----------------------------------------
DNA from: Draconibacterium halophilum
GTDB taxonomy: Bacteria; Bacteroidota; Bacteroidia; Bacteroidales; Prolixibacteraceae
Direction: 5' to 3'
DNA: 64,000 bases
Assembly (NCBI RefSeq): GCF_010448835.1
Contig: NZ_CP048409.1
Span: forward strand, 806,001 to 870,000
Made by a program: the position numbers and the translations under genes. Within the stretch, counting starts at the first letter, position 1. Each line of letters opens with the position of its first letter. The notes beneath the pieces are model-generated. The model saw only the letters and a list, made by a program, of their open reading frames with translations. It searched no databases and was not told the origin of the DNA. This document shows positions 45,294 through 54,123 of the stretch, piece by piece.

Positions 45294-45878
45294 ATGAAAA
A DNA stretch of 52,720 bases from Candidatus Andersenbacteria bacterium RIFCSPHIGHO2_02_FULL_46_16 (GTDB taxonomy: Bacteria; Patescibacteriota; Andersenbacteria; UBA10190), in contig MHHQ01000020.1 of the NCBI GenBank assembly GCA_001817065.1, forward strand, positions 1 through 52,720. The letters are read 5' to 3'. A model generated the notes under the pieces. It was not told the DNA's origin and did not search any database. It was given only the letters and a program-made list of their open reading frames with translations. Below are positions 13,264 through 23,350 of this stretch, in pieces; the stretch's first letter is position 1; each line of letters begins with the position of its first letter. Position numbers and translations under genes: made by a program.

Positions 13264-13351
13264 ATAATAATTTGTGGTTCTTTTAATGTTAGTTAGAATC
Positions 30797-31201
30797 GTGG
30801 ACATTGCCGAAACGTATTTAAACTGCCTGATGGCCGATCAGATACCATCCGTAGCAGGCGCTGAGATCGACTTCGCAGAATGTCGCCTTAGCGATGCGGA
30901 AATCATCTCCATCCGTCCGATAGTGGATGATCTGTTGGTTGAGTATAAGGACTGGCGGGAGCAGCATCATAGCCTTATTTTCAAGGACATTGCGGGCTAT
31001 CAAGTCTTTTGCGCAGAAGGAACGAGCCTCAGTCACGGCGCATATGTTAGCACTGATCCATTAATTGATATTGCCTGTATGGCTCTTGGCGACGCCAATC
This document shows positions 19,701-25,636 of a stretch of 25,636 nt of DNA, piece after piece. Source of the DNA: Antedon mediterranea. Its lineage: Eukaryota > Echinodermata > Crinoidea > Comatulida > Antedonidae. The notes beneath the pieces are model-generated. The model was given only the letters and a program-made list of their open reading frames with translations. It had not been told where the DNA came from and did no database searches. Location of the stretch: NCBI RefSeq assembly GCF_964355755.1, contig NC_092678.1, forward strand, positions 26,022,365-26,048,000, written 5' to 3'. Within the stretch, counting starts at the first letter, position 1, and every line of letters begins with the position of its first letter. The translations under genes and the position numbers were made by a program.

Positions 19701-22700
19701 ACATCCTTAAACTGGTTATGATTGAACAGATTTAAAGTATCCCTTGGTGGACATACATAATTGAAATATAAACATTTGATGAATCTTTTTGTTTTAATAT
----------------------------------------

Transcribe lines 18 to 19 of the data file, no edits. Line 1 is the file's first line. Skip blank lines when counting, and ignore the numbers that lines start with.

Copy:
31001 CAAGTCTTTTGCGCAGAAGGAACGAGCCTCAGTCACGGCGCATATGTTAGCACTGATCCATTAATTGATATTGCCTGTATGGCTCTTGGCGACGCCAATC
This document shows positions 19,701-25,636 of a stretch of 25,636 nt of DNA, piece after piece. Source of the DNA: Antedon mediterranea. Its lineage: Eukaryota > Echinodermata > Crinoidea > Comatulida > Antedonidae. The notes beneath the pieces are model-generated. The model was given only the letters and a program-made list of their open reading frames with translations. It had not been told where the DNA came from and did no database searches. Location of the stretch: NCBI RefSeq assembly GCF_964355755.1, contig NC_092678.1, forward strand, positions 26,022,365-26,048,000, written 5' to 3'. Within the stretch, counting starts at the first letter, position 1, and every line of letters begins with the position of its first letter. The translations under genes and the position numbers were made by a program.